By Philip Kozloff, firstname.lastname@example.org
Previous columns have talked about strategies and philosophies for managing your wealth for a successful retirement. This column will deal with some of the practicalities of measuring your financial wealth and its changes in value.
Assessing an individual’s investment account performance is more difficult than that of an index, a fund or a unit trust. For one thing, it is complicated by the presence of in and out transactions. The methodology explained below is intended to help you isolate true investment performance from potentially distracting information resulting from additions and subtractions from an investment portfolio.
A summary report should be assembled that reflects major investment categories. Preferably, this should be on one sheet of paper for manageability. Information from your broker or financial advisor should be your best source for this information. But be sure to include those financial items that may not be managed by your financial advisor, such as unit trusts, pension plans and plain old cash.
Changes of the positions should be tracked on a regular periodic basis. Quarterly, for example, works very well. The report should have three columns: Starting Position, Additions/Subtractions, and Ending Position. A fourth column, Changes in Value (the difference in the Position that is not accounted for by Additions or Subtractions), can be added for convenience.
So far, this is a conventional approach. However, let’s look at your investment situation in a slightly different way. Instead of viewing your financial wealth progressing over time as a sort of squiggling line – let’s think of your finances as an area, rather than a line.
We’ll call it “Bi-Modal Portfolio Analysis.” It is as if you thought about you assets converted to coins, although very valuable ones, on a table top. If you arrange them in a square to start with, you can see that you can re-arrange the coins into another shape, say a rectangle, that has the same value as the square, because you used the same number of coins.
On the other hand, you can increase your horde of coins by adding another row along the top or side without disturbing the formation you started with. Conversely, you can reduce your wealth by removing a row or two, leaving you with a slightly different coin arrangement. Either way, you can compute the value by multiplying the number of coins of the width of your spread by the height.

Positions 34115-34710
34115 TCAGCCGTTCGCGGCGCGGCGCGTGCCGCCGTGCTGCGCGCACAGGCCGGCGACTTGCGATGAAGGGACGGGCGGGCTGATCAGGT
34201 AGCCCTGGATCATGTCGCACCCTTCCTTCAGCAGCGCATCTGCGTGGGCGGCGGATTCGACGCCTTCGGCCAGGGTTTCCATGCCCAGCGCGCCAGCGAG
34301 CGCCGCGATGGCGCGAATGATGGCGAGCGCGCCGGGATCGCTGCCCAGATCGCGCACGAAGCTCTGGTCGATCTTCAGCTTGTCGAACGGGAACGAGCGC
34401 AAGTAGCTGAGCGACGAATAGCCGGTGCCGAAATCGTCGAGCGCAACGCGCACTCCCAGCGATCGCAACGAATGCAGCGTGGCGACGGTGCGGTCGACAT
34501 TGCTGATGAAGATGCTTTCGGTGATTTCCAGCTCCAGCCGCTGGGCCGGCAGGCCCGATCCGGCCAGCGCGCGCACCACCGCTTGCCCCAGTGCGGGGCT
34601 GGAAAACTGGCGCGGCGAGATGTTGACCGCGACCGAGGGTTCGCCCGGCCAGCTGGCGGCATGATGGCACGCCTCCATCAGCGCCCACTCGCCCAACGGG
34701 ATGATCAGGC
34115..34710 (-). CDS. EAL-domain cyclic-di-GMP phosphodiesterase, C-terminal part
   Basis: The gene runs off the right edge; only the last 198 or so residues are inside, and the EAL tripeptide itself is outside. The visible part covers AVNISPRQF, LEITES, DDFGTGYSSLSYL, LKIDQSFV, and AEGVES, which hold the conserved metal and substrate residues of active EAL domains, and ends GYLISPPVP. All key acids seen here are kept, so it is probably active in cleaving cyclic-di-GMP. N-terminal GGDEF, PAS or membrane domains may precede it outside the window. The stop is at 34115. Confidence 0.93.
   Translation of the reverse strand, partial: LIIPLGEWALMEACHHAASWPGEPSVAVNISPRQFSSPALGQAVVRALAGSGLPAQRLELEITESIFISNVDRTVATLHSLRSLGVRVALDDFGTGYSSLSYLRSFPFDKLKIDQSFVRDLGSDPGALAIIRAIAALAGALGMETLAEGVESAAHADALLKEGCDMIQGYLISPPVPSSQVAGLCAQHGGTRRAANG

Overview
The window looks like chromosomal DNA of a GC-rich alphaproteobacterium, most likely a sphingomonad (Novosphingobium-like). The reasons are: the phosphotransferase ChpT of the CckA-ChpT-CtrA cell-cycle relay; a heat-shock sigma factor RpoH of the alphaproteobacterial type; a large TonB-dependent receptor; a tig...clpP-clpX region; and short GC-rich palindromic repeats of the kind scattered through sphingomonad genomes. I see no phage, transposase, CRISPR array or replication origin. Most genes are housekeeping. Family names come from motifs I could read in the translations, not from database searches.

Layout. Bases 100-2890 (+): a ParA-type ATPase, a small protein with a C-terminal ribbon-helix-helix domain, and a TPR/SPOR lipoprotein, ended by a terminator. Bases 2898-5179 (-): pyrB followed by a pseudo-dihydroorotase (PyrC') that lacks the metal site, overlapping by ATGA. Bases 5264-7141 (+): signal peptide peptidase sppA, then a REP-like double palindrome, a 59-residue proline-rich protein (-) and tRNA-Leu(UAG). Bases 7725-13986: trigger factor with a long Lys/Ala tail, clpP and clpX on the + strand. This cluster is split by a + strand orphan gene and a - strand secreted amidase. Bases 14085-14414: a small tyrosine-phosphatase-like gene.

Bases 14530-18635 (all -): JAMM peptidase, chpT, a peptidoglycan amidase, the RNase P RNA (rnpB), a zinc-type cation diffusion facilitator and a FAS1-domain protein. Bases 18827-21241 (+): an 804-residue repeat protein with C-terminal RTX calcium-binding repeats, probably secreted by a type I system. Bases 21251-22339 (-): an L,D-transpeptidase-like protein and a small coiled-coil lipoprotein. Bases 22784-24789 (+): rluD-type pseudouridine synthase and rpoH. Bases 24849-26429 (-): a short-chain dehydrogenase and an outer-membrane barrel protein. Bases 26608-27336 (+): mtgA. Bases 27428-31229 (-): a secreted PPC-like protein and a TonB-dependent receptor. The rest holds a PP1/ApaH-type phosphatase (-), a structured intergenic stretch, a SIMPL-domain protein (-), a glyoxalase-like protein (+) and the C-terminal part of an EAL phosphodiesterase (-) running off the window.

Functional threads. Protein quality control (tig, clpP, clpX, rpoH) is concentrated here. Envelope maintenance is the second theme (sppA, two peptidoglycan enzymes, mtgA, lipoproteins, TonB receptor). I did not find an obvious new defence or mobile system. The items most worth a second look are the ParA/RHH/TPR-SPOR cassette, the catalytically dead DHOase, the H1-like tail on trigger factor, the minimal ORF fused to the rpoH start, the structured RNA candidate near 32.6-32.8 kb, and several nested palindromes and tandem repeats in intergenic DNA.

The same applies to financial accumulation. You can see that there are only two ways to increase your personal wealth: you can add to it from outside sources (say work-related earnings) or the value of the investments may grow as a function of market forces and investment yields such as interest and dividends. Of course, the same applies to the reduction of your personal wealth: you can spend it or your investments might lose market value. Of course, combinations in any proportions of increases and decreases are possible.
Therefore, it is useful to look at the changes in your net worth as a function of two variables: whatever additions or subtractions arise from external forces (earnings, spending) and internal dynamics (changes in value).
The same can be done notionally with your financial investments. Let’s assume that you are a working investor with a decent nest egg of $1,600,000. For simplicity, we will work only with the thousands, $1,600k. We will use a square as a starting point. The square root of $1,600k is $40k, so that is the dimension for each of the sides of the square. Graphically, x=$40k and y=$40k). Let’s have the x-axis represent changes in value by virtue of internally driven changes in value (the “Value Indicator”) and the y-axis represent external additions and distributions (the “Contributions Indicator”).
If you received a nice bonus in the first financial quarter and saved $65k, the value of the Contributions Indicator would increase to $41.6k ($1,665k divided by the Value Indicator at the beginning of the quarter $40k). The value for the Contributions Indicator would increase to $40.8k (your ending net worth $1.700k divided by the Contributions Indicator $41.6k), or 2.1%.
Extended over a further hypothetical ten years, growth follows a much more erratic path, reflecting the additional information. The spacing between data points is visibly variable reflecting the differences in changes of portfolio value (either due to contributions and withdrawals or changes in value). Note that time is represented only in the sequence of data points. A larger distance between data points indicates that values changed more in that fixed period, a financial quarter of a year in this example.
This approach provides a methodology for separating investment-driven growth from savings-driven growth so that each can be evaluated on its own merits. With this information, you are able to evaluate the financial performance of your investments without the interference of “noise” from the effects of contributions to and withdrawals from your investment portfolio.
Set up your own portfolio information along these lines. In the coming months, this column will use this methodology to suggest to you how to assess your portfolio performance and guide you towards understanding when your investment portfolio is comfortably positioned to accommodate your retirement.